For me entering writing contests hones my skills. Of course, a win is a bonus to it and I have won several plus received Honorable Mentions. Some give writing prompts or pictures for the writer to weave the story around. This is a boon to the imagination necessary to developing a good story. Recently a contest was posted asking a story using only six words. Yes, a writer can actually write a story with a beginning, middle and end using just six words. Ernest Hemingway did it when he wrote: “For Sale: Baby shoes, never worn.” See what I mean?
Other advantages of writing contests: many times a judge is an editor. This is especially true if you are entering a contest that is promoted by a writers’ conference. This could be a way to catch the eye of an editor who is looking for a work like yours. Every advantage in relationship to writing needs to be taken seriously if a writer is serious about writing and getting published. Practice, practice, practice as well as edit, edit, edit is what produces an eye-catching story and hopefully lands with the right person.
Again, I quote Ernest: “Look how it is at the start-all juice and kick to the writer and can’t convey anything to the reader-you use up the juice and the kick goes but you learn how to do it and the stuff when you are no longer young is better than the young stuff-” 1929
Is there such a thing as overwheliming our readers with too much of the ‘show, don’t tell’ theory? Maybe at times the reader just wants the writer to tell!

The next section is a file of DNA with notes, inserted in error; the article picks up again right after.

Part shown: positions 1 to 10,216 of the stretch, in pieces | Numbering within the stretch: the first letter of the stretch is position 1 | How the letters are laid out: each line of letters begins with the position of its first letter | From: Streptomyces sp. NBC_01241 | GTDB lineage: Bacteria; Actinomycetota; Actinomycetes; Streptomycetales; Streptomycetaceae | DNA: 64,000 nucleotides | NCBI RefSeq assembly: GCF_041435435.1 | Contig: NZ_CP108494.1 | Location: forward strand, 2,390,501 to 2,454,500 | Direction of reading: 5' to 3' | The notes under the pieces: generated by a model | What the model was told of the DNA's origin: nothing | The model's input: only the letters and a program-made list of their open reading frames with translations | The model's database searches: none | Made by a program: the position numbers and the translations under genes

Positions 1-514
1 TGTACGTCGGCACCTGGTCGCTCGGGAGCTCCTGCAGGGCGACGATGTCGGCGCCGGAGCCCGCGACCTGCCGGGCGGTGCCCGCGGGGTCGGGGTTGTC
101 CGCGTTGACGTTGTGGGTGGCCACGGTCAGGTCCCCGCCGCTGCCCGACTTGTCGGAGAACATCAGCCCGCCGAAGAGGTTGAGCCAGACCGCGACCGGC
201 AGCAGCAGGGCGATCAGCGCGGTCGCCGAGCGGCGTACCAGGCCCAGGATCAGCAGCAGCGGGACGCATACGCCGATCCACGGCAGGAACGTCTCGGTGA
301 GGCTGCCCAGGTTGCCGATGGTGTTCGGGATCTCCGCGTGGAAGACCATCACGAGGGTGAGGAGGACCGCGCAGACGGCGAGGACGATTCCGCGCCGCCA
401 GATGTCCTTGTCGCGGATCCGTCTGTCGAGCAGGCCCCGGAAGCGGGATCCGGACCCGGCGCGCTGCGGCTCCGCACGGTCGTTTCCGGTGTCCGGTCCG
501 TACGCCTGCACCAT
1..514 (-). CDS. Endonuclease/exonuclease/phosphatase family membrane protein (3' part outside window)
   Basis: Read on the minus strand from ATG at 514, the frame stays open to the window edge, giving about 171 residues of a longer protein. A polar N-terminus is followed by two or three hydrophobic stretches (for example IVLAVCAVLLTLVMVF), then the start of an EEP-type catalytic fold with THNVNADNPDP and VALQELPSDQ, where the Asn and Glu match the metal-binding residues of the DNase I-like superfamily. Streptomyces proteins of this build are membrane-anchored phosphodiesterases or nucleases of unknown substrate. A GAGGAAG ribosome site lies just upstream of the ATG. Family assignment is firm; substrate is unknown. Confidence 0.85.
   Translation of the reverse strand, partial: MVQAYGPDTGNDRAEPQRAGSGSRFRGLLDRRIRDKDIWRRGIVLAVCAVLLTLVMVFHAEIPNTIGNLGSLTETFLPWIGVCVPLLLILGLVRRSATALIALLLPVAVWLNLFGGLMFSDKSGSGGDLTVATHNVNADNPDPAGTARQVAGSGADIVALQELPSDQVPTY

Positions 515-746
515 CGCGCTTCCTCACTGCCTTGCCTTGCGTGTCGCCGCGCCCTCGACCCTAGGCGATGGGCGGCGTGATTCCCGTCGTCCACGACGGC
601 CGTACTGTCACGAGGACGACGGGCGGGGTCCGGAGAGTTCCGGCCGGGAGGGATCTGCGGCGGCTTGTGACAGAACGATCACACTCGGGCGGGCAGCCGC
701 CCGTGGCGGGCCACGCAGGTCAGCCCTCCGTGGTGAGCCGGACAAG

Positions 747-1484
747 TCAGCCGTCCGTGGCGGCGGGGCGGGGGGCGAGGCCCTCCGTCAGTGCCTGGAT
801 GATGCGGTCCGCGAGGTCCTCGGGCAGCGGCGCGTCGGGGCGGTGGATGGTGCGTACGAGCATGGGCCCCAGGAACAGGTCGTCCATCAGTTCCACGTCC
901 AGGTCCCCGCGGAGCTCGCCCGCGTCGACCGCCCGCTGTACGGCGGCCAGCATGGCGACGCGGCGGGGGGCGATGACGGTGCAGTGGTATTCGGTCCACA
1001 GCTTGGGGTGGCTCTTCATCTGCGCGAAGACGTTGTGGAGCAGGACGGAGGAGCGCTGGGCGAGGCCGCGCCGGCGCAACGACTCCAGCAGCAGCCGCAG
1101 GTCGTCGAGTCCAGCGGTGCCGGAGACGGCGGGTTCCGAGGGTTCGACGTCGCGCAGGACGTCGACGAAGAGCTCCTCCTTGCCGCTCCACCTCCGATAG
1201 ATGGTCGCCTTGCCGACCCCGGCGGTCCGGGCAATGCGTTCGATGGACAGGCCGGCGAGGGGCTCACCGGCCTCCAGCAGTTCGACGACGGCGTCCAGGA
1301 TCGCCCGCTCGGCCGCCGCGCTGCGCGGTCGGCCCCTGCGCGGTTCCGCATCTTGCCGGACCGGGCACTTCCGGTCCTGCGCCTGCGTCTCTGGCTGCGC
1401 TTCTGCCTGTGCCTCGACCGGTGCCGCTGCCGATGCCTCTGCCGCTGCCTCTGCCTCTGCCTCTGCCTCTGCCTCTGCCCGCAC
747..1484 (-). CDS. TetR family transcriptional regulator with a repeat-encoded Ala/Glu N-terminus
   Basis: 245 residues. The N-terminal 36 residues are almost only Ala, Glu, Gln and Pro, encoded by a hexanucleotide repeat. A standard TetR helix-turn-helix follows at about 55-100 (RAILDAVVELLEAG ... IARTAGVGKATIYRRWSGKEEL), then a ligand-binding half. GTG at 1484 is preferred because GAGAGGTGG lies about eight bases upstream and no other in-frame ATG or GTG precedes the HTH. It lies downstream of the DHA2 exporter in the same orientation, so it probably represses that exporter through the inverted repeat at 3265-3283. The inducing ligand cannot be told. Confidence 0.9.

I’m the first to admit there is a thin line here. Showing is an artform for the writer who scavenges for words and descriptions that show without being too overdone or flowery which translates to an overwhelmed reader. On the other hand the writer wants the reader to enjoy imagining the scenes and characters; in fact it is of utmost importance that the reader do this in order to side with the villian or the victim. We can’t take that away; stories and books would never sell and that is a goal for writers, let’s admit it: reader gets emotionally involved, writer sells.
We’ve all read the first few pages of a book and tossed it behind the couch or in a closet to gather dust. This is a case of where the writer has left nothing to the imagination for the reader. If the villian is sneaky and fooling everyone around him or her, the reader wants to be sure before the end of the book he or she gets their just dues. In the meantime the reader wants to relate to at least two more characters, if not more, in some way. This moves the story along. When I’m the reader, I want to feel scared, angry, elated and experience other emotions that surge within me. It’s true, as a reader I have known my blood pressure to rise on occasion but it’s worth it for a good story. For that matter, it rises at times when I’m writing, especially if the villian parellels someone I’ve known in the past and I’ve never let go of injustices hurled at me for no reason. Sorry, I digress.
So should a writer never tell? Of course not. Writers are allowed to tell here and there but showing is more fun and more productive for both reader and writer.
One day at age eleven I settled comfortably on the backside of the sloping levee across the road from my childhood home. Opening my dime store (not to be confused with Walmart) tablet, I chewed thoughtfully on my #2 yellow lead pencil. Words stored in my mind began to transfer onto the page. Poetry flowed in sync with the sounds coming from the Mississippi river in the near-distance.
I listened to the wails of a loon echoing from the meandering waterway. The voice, like a grieving mother after the loss of a child, fed my melancholy thoughts. I depended on the loons and the croaking bullfrogs to give me inspiration. At age eleven I was a dreamer and I felt driven to write sentimental and lonely poems.